It's remained seared in my consciousness since my first visit in 2004.
I wasn't the only one impressed; the city became a UNESCO World Heritage Site in 2006.
A decade later, following much development and change in Ethiopia, I was curious to see if the city still retained its exotic finesse and character that so affected me before.
So I returned.
From my hotel room's small balcony I could see the Asmaddin Beri (beri means gate, as well as, rather more grandly, portal).
It's one of six punctuating the thick five-meter-high walls running 3.5 kilometers around the Jugal, the name for the 16th-century fortification that lies within the modern town that developed from the 19th century onward.
Once through the Asmaddin portal the 21st century vanished, replaced by a sense of antiquity and a heaving, shambolic outdoor market, one of many dotted around the Jugal.
Harari women in colorful dresses squatted beside neat piles of onions, tomatoes, green peppers, bananas and more.
Sweet smells wafted from where women sold pots of itan (incense), while samosas cooking on small stoves and baskets full of fresh bread rolls added to the pleasant stimulation.
"Feranju! Feranju! Amantekhi?!" the women called in the local Harari dialect, which roughly translates as: "Foreign guy, foreign guy, how are things?!"
The simplest way to explore the Jugal is to get lost among the warren of narrow, twisting alleys.
Eventually you stumble upon a main street or landmark.
On Mekina Girgir, a narrow, atmospheric street packed with tailors' workshops and men at sewing machines, one tailor looked up from his machine to point the way to what's known as Arthur Rimbaud's house.
The French poet, who turned his back on literary stardom and became a gunrunner in Harar, didn't actually live in the large ornate house standing today.
This was built by an Indian merchant on the site of an earlier house where Rimbaud apparently lived.
Inside, on the second floor, a photographic exhibition of turn-of-the-20th-century Harar shows the strange world Rimbaud encountered -- some scenes with similarities to the present day.
Despite the Jugal containing 82 mosques and this being a return trip I couldn't seem to find any of them as I zigzagged among pastel-colored alleyways that decorate the walled city's interior.
I enlisted the help of a young scruffy boy passing by who, within 10 minutes, had taken me to three mosques.
At each one he beckoned to where he indicated the best position from which to take a photograph.
He was right every time.
Center of Islamic scholarship
Believed to have been founded by Arabian immigrants around the 10th century, Harar became a crossroads for trade and culture, ideally situated between the Ethiopian highlands to the west and the shores of the Gulf of Aden to the east.
The city evolved into a center of Islamic scholarship and culture, and eventually was considered a sort of capital city of Islamic northeast Africa.
In the 16th-century, Emir Nur ibn al-wazir Mujahid became Harar's ruler and fortified the city against the threats of Christian forces from Ethiopia and increasing migration of the Oromo people.
Foreigners -- especially infidels -- were denied access to the city.
But in 1855 British explorer Richard Burton ignored the ban and traveled from the port of Zeila on the Somalian coast to enter the city disguised as an Arab merchant through Argob Beri in the eastern wall, staying for 10 days.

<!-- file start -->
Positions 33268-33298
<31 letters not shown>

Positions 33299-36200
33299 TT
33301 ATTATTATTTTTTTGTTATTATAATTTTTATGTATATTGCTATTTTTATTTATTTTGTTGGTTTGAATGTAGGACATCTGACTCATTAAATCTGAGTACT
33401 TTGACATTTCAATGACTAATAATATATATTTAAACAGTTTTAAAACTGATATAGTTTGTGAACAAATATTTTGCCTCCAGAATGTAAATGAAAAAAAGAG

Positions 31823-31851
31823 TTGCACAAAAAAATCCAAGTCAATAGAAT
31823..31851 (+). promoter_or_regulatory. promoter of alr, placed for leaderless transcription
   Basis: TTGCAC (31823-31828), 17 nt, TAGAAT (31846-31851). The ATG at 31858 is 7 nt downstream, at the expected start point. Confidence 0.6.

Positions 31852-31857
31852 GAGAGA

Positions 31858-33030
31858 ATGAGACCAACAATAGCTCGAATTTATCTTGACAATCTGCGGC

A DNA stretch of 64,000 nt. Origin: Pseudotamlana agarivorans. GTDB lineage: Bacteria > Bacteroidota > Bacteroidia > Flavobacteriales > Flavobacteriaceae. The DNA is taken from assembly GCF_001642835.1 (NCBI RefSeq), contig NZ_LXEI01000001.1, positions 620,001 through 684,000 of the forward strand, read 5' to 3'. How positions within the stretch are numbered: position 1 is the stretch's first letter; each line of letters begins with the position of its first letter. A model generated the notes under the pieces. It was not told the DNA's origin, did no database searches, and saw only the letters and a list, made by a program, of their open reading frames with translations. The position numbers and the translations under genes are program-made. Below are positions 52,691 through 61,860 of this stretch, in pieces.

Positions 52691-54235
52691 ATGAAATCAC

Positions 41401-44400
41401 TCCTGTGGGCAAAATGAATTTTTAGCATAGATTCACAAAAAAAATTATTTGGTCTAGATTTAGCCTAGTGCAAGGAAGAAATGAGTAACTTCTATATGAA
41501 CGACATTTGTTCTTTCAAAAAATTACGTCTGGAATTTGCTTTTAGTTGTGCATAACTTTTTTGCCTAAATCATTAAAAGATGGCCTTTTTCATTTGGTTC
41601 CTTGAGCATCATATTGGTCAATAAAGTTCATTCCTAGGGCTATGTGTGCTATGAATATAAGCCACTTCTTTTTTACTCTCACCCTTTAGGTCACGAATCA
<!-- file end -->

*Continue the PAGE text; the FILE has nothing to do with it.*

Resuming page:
Nowadays locals are more accepting of those coming from far beyond their walls.
After a decade of rising tourist numbers, I noticed how more people, children and adults included, expected to be paid for having their photos taken.
I exhausted my quota of polite rebuttals to the stream of offers from young men offering to act as guides.
Despite some residents changing their attitudes toward tourists, the general way of life in the Jugal seemed utterly unchanged from my 2004 visit.
I still seemed a long way from the international commerce and high-rise buildings that have emerged in Addis Ababa, Ethiopia's rapidly growing capital.
Oromo women still came from the surrounding rural areas bringing donkeys laden with firewood to sell and then spend their earnings in the Jugal's markets on food and household goods.
Sharp-eyed kites still circled around the Gidir Magala market and the city's main butchery, ready to swoop down on any stray meaty tidbits.
Not everyone expected money for a photo.
Twelve-year-old Enas Fysel wouldn't stop posing for photos after finishing her game of marbles in an alley, before insisting on taking me on a tour of her neighborhood.
Once outside the Jugal and back in the modern city I slipped back into my 21st-century ways, choosing a particular restaurant for dinner because I knew it had free Wi-Fi.
When I first visited Harar I didn't carry a laptop in my backpack.
My camera contained film.
It's not just places we visit that change, evidently. So do travelers, and how we travel.
How to get to Harar:
By plane: Ethiopian Airlines flies to Dire Dawa city (one-hour flight; $300 for a return). Shared minibuses ($1-$2) running frequently through the day connecting to Harar (takes about one hour). Alternatively taxis can be hired ($15) from Dire Dawa to reach Harar more quickly.
By Bus: Modern long-distance coaches operated by Sky Bus or Selam Bus (nine to 10 hours, $25 for a one-way ticket), depart 5:30 a.m. from their ticket offices in Addis Ababa at Meskal Square). Smaller, older buses depart around 6 a.m. from the main bus station in the Merkato market. Though cheaper ($9), they're not as comfortable a ride -- especially for taller passengers. All buses terminate at the bus station in Harar next to Harar Gate. The minibuses that do the Addis Ababa-Harar run are quicker and can be organized to pick up passengers from their hotel -- for a commission.
James Jeffrey is a freelance journalist based in Addis Ababa from where he writes about Ethiopia and the Horn of Africa for various international media.